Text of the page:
<img height="1" width="1" style="display:none" src="https://www.facebook.com/tr?id=2061863960506697&amp;ev=PageView&amp;noscript=1">
Higher Logic Blog - Banner

How to Create an Online Community Using Market Research

Written by Joshua Paul | on December 2, 2011 at 8:30 AM

Tips for using market research to start a great online community.

Planning a private social network for customers or members takes a lot more than translating the features that you use on Facebook into an enterprise environment. Once you have interviewed customers and staff about their problems, how they use the Internet, and the information that is most valuable to them, you can conduct surveys to confirm your interview data. Next, it is time to use primary market research to prioritize the characteristics of your online community.

One of the most effective ways to use to market research to prioritize functions of your online customer community is a technique known as a Kano analysis. Giving your target audiences a list of features and asking them to rank them leads to distorted data about what is important to your customers.

The Kano model breaks down your online community into components based on its impact on customer or member satisfaction. I like this approach because it is easy to execute and analyze, while giving you deep data into your members' highest priorities and expectations.

Prioritizing Online Community Features with Kano

Here is a simple explanation of how a Kano analysis helps you prioritize your constituents' needs:

Using a Kano Analysis When Planning an Online Customer or Member Community

Here are the five steps you can use to perform a Kano analysis to categorize your online community features:

Step #1) Identify Top Problems & Solutions

Use interviews to identify trends in the types of problems that your staff and customers are facing. Then, survey a larger sample to validate that interview data.

Example of a customer or member problem: Customers are not aware of the support programs available to them. Solution: Customer can receive manual and automated emails with information of value to them.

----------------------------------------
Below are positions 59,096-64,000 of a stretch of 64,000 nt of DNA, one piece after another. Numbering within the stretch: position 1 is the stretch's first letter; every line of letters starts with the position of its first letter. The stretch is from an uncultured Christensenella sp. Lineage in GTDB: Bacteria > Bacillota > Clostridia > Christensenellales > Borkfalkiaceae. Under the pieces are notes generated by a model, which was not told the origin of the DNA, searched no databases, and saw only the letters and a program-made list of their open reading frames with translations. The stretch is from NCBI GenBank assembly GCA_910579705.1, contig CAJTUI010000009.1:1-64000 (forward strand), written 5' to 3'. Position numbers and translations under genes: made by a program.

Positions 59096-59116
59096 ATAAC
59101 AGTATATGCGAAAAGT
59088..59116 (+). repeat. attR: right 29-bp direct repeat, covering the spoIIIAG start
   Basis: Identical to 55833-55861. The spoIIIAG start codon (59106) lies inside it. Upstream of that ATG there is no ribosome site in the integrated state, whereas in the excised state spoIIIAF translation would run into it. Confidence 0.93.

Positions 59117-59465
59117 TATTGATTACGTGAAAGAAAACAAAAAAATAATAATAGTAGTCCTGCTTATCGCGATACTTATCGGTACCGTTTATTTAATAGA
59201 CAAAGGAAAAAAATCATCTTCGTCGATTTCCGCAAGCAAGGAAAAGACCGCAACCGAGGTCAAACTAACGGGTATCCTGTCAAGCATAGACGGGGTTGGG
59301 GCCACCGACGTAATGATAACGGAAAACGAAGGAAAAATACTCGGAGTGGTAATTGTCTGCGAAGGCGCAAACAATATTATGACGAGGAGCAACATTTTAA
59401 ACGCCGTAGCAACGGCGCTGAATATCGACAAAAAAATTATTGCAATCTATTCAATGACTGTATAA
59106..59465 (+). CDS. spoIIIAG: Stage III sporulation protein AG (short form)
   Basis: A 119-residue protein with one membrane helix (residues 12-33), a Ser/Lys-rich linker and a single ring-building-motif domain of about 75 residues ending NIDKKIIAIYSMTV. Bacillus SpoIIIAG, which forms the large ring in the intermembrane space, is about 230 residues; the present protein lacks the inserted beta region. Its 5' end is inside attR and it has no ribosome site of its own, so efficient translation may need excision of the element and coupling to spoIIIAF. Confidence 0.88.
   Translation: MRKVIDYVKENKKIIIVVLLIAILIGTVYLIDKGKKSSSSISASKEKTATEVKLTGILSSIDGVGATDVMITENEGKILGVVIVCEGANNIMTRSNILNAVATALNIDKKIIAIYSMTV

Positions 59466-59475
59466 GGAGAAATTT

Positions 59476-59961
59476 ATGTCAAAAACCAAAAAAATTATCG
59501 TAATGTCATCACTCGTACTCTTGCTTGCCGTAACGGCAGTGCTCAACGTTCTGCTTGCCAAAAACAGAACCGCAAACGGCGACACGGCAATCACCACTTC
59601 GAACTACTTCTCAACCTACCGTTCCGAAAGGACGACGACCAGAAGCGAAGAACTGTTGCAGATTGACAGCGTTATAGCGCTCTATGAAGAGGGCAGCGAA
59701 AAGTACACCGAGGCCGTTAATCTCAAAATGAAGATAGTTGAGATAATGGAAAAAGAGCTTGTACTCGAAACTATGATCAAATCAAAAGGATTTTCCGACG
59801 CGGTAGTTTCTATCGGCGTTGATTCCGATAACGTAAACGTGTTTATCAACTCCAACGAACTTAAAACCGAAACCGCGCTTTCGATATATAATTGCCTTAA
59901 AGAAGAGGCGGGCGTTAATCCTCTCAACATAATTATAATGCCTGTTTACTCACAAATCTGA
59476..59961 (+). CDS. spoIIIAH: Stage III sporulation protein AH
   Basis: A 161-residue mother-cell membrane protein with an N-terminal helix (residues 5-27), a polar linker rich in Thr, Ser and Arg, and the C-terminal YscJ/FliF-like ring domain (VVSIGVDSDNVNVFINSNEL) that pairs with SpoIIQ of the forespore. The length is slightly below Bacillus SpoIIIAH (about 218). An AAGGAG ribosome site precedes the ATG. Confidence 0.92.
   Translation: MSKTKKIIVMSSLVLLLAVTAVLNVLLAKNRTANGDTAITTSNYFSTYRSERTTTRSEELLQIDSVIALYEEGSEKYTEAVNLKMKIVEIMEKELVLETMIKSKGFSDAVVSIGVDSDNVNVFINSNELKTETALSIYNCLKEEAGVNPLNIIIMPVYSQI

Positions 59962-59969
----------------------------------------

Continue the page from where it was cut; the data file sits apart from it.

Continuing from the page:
Step #2) Create Question Pairs

Once you have a list of 5-10 top customer or member problems, you can begin developing your survey. Kano analysis involves a special kind of survey where each characteristic (or problems solved) is turned into a pair of questions using a specific format. One of the questions in the pair will be functional (what if this feature existed) and the other will be dysfunctional (what if this feature did not exist). Here are some examples:

If the characteristic is to enable email campaigns and automated notifications to be sent to online community member, the question pair might look like the following.

Functional: How would you feel if XYZ organization's online community emailed you relevant information and content notifications?

Dysfunctional: How would you feel if XYZ organization's online community did not email you relevant information and content notifications?

This methodology uses simple, but consistent, answer options for the survey. So, the question and answers for a single question pair would look like this:

How would you feel if XYZ organization's online community emailed you relevant information and content notifications?

I like it that way
I expect it that way
I am neutral
I can live with it that way
I dislike it that way

How would you feel if XYZ organization's online community did not email you relevant information and content notifications?

I like it that way
I expect it that way
I am neutral
I can live with it that way
I dislike it that way

Step #3) Survey a Sample of Your Customer Base

Next you'll want to send the survey to a sample of your members or customers. You can get great data from a relatively small sample (20-30 responses is enough). It is not necessary to survey your entire membership or customer base.

Tip: Make sure that, if you are planning an online community for your entire customer base or membership, you survey a cross-section of your entire audience rather than only a single segment.

Step #4) Process Your Online Community Data